Climate change 2007 – a year in review

A somewhat belated happy new years to everyone reading – welcome back after the Christmas break. Not only has 2007 been quite a year in the politics of climate change (more on this from me later), there have been quite a few climatic extremes – see the article below from the Associated Press. As skeptics have been all too eager to point out, there have been plenty of examples of cold weather in 2007 (and hence global warming must be false). However, as the article clearly states: “Individual weather extremes can’t be attributed to global warming, scientists always say. However, it’s the run of them and the different locations‘ that have the mark of man-made climate change, said top European climate expert Phil Jones, director of the climate research unit at the University of East Anglia in England.” After all, a single heatwave doesn’t prove global warming to be ‘true’.

2007 – A Year of Climate Surprises

Associated Press (1st January 2008)

When the calendar turned to 2007, the heat went on and the weather just got weirder.

January was the warmest first month on record worldwide — 1.53 degrees above normal. It was the first time since record-keeping began in 1880 that the globe’s average temperature has been so far above the norm for any month of the year.

And as 2007 drew to a close, it was also shaping up to be the hottest year on record in the Northern Hemisphere.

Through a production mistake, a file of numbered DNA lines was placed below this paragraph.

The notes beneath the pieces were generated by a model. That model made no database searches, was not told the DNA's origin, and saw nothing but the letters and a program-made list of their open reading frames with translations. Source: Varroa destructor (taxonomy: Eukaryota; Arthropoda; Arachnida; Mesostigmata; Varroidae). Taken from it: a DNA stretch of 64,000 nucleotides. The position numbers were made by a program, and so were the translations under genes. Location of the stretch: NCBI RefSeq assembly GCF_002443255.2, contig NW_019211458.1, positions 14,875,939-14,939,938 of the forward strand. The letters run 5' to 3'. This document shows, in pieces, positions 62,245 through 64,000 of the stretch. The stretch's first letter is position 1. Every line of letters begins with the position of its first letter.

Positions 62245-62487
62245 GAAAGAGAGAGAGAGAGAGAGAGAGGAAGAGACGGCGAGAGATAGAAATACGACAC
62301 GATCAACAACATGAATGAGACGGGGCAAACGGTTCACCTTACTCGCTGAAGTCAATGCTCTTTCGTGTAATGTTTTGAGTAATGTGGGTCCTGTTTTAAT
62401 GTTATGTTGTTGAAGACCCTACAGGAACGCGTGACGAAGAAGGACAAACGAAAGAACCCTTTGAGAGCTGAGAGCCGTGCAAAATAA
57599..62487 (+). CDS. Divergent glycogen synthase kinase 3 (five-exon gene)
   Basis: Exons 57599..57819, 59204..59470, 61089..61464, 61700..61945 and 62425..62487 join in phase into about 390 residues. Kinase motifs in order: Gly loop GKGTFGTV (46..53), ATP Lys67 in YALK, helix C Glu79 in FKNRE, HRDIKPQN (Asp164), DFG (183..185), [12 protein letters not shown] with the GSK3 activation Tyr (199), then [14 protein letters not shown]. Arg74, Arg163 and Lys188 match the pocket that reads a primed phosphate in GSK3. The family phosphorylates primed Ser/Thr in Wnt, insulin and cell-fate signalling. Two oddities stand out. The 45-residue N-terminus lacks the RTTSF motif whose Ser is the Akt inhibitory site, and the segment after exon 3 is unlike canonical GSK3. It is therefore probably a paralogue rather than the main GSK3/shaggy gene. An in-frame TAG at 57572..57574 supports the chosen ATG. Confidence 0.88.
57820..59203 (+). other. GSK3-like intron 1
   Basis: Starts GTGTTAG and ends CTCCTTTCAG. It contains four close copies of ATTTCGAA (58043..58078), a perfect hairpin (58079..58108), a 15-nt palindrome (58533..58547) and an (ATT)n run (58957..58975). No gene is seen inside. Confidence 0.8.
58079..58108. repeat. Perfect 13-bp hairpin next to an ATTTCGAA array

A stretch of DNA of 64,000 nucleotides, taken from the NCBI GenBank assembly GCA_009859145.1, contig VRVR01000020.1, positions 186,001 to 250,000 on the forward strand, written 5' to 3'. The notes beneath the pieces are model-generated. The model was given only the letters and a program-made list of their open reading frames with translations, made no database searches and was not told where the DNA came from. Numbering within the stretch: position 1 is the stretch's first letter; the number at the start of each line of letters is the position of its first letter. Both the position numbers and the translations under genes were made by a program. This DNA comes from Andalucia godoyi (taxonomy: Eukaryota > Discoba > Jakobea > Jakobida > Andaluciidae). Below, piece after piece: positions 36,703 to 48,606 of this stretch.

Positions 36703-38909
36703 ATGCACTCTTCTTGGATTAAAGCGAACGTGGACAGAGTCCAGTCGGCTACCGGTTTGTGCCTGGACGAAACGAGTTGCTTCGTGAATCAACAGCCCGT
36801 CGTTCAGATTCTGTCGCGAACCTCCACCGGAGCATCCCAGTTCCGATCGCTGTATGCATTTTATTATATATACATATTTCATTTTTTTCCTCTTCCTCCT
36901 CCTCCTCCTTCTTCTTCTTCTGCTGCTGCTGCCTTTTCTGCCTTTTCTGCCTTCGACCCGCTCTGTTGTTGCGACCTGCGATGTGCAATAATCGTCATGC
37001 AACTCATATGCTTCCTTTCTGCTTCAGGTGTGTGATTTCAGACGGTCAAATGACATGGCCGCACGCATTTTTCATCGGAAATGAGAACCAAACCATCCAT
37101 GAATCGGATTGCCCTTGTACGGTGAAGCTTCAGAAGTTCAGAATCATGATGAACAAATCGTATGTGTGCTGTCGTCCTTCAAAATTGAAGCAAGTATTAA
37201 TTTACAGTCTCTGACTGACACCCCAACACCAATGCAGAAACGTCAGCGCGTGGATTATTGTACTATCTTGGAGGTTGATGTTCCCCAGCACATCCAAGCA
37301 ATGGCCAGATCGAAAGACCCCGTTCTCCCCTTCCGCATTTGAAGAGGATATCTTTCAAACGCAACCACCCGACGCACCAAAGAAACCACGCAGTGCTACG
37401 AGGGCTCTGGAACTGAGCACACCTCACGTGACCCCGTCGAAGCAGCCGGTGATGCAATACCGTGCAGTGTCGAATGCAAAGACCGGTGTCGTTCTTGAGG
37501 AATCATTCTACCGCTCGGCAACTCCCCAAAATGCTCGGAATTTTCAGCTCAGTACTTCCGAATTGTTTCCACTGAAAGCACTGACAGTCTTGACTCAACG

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Australia and climate change

“Australians named worst emitters”

BBC News, 14th November 2007

A study of the world’s power stations has shown the extent to which developed countries produce more carbon dioxide per head than emerging economies. Australians were found to be the world’s worst polluters per capita, producing five times as much carbon from generating power as China. The US came second with eight tonnes of carbon per head – 16 times more than that produced by India.The US also produced the most carbon in total, followed by China.The Carbon Monitoring for Action (Carma) website is the first global inventory of emissions and looks at 50,000 power stations.Its data was compiled by the Center for Global Development, a US think-tank. (Read More)

“CSIRO scientist says sign Kyoto”The Age, 15th November 2007

The former head of CSIRO’s atmospheric research unit says Australia should sign the Kyoto Protocol or be left on the sidelines at the United Nations’ climate change talks in Bali next month.

Graeme Pearman, who is now a consultant in the private sector, said Australia will be ”sitting on the sidelines” while world leaders launch serious negotiations on comprehensive post-2012 Kyoto agreement on fighting climate change.

”Frankly, I think we should sign and I don’t say that lightly,” Mr Pearman told AAP after addressing a conference of the Committee for Economic Development of Australia (CEDA) in Sydney.

Dr Pearman said he was not a fan of the Kyoto Protocol at the start, as it was not a level playing field. ”I haven’t been a strong supporter, quite honestly, of Kyoto because Kyoto was not based on any level playing field – there are all sorts of political games (that were) being played when the rules were set up,” he said. ”Now is a time to join.”

(Read More)

More on CO2 emissions and reduction strategies